of sal ammoniac. which has previously been slightly pounded. so that aqueous matter may swim upon the top to the height of two fingers. and Ji. dissolve in this water §i. Subsequently dry the calx over a slow fire. For this purpose wash six or seven times with sweet water until no sharpness of the aquafortis any longer remains. Therefore . of salt nitre. Extract aquafortis out of 4 lbs. In this water dissolve Jii. Thereunto add an equal proportion of very finely pounded sulphur. or alchemistic furnace. The furnace must not be of sufficient heat to burn the finger when placed therein. weigh it. of green vitriol. a double quantity of vitriol. After the dissolution has taken place let the calx subside . of crude sal ammoniac. and white calcined tartar to the weight of all the aforesaid things. by the Great Theophrastus Paracelsus. At the expiration of the time specified break the glass.A Little Book concerning the Mercuries of the Metals. After it has subsided with a little copper. of gold. which has previously been well and most exactly purged by antimony. of alum. 279 is friable into smal! grains. or calx of silver which The Mercuries of the Metals. together with salt water. and then reduce the calx by washing to a sweet condition. more or less. is not visible. and pour upon the top exceedingly strong vinegar. with 3 lbs. effect separation by drawing off the aquafortis . Seal the vessel effectually. and you will find that a third part of the weight has been extracted. and place it in a cupel. 5ii. Pound all of them very finely. when the matter will be in the form of washed silver. for thirty days. most Excellent Philosopher AND Doctor of both Faculties. place in a glass vessel. Mercury^ meanwhile. Let there be hence produced aqua regis through V.

shall have been produced. and at the same time well purified* Sprinkle one of such plates with strong vinegar. alum en. Mercury of the Moon. and increase it more and more until the whole of the said upper jar shall become white with heat. About the upper jar kindle a slow fire. such as the workers in iron are accustomed to use. Let it cool a little.respectively of calx of silver. and a live matter. of mountain or mineral cinnabar ground to a very fine powder. which must be filled with pure water. which ought to sink to the bottom. and after it subsides. whereby any impurity which may chance to remain is separated. mouth dow^nward. and thus out of Sii. sulphur. on the top of another jar. Afterwards place this jar. This is . cinnabar. and the Mercur)of the Moon will be found in the lower jar. and vitriol. Let the jar remain for two hours. of the Moon is produced 51. in such a way that it may be easily removed. including the calx of silver. with welding sand. and the aquafortis has been affused but not sweetened by w^ashing. Next cleanse the remaining matter with fresh and clear water . for Mercury is compelled by pounding-. and pound with a wooden pestle. Furthermore. which is altogether like crude Mercury. Then dissolve with aquafortis separated by the separation of solution. or body. cover the surface of the matter. when the gold will be no longer fixed but voluble. at the top of the jar. and set aside in a humid place for a short space of time. dry it perfectly . and can be sent through the corium. more or less. at a white heat. and afterwards 5i. When ground subtly place all these in ajar. until it becomes completely blue. and you will have Mercury of the Sun. and hidden in the earth by descent. and a half of Mercury. it is not so quickly produced or composed as Mercury' of Saturn. and dried gradually.place the said matter in a mortar. Let this process continue until Mercury shall become complected. pour vinegar again upon the calx. Then take 5ii. and then separate until the whole becomes completely blue. Nevertheless. Let silver be reduced to thin plates. or compound.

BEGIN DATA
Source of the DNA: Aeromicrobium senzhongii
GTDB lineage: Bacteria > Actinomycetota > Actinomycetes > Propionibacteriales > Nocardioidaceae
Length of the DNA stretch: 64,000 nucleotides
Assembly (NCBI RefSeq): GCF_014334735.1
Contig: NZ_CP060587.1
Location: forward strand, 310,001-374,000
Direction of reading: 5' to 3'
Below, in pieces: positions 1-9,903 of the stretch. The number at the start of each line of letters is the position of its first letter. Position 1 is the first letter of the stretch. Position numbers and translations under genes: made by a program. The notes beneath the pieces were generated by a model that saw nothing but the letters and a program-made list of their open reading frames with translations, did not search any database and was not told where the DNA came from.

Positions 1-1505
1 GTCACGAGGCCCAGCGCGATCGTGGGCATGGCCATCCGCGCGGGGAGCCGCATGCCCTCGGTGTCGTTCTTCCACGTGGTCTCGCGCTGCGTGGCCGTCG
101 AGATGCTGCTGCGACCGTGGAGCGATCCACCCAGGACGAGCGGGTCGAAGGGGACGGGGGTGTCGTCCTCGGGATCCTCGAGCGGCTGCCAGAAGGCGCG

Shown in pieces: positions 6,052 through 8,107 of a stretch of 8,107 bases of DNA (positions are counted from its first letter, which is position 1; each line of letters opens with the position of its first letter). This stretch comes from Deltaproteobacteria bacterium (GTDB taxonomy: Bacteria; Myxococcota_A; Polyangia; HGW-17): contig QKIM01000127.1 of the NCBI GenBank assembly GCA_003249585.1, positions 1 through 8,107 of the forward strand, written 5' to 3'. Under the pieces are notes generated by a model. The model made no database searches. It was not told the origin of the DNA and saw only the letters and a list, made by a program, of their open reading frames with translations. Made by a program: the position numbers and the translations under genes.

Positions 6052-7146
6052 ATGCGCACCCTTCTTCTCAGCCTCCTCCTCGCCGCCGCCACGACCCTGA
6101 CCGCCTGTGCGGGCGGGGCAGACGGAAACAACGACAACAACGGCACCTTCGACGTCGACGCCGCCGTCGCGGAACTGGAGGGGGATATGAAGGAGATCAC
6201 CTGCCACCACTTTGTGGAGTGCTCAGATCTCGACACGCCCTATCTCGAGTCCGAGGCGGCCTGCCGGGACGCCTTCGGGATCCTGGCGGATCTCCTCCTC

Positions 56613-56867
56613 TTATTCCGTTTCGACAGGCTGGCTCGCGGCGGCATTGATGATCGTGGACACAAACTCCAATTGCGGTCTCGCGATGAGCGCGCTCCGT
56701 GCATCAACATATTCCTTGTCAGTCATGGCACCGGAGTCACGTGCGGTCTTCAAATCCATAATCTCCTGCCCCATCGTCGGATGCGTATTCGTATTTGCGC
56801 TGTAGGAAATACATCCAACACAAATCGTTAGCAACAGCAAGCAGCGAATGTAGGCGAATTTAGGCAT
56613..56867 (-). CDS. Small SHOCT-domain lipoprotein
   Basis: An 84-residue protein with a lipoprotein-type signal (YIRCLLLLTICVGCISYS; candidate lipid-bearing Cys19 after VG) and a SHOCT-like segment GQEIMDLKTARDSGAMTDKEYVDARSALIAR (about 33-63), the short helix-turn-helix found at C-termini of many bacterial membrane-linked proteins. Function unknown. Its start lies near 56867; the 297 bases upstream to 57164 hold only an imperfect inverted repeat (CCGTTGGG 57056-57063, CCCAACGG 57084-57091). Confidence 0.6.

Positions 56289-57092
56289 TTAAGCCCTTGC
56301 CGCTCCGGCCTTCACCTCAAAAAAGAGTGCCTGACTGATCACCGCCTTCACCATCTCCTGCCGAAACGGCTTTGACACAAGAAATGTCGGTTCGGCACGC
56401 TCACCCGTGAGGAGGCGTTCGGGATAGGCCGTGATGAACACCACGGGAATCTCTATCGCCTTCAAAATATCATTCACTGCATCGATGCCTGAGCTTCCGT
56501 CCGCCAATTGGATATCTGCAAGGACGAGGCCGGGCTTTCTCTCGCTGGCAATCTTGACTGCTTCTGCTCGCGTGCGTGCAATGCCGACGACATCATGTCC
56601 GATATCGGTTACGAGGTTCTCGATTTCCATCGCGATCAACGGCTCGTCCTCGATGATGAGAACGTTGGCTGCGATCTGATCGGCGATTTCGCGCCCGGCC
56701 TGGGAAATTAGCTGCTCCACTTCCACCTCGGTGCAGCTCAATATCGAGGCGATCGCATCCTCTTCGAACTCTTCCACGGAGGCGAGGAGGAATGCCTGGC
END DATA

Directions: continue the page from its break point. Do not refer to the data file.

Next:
of Gluten of Sulphur. Wash this tn fresh spring water. of subtly ground arsenic.again pressed through the corium. When removed there will remain an excellent. and a half of Mercury are obtained . Then take out the copper. and it will flow together. This is the Mercury' of Venus. Place the said tigillum on the hottest part of a brick furnace for nine days. Let them all be distilled through the alembic until no further water can be extracted. and is so soluble that it escapes in boiling water. From one pound of Venus 111. so that the pure may be separated from the impure. such Mercury is altogether thin and subtle. layer upon layer. It is sufficient if the cucurbite be at a white heat. Leave each of these together for the space of fifteen days. when it will be of red colour approaching blackness* Pound it with salt in a mortar as soon as it has been removed from the tigillum. and let there be added to each 5 v. Wherefore the said water is only tepid. remove the water. Jti. iii. and a half of copper. of Vitriol ^ of Arsenic \ each Iss. Mercury out of Venus. be sufBcient to swim over the powder to the height of two straws. . brilliant^ whitish calx. Seal the upper orifice of the tigillum. Take of the Calx. Take copper reduced to thin plates and purged to the utmost of all dross. of Alum J Mix each of these. so that nothing may evaporale. Sprinkle this upon hot water. 51. and there will collect on the side of the top of the alembic a white powder. and confect with salt on a tigillum. Divide it into small particles. Jii. Macerate the powder in strong wine. Let the measure of wine 28o Th€ Hirmetic and Alckemkal Writings of Paracelsus. of Sulphur. with half a measure of the best vinegar. when very finely pounded. Then add fire.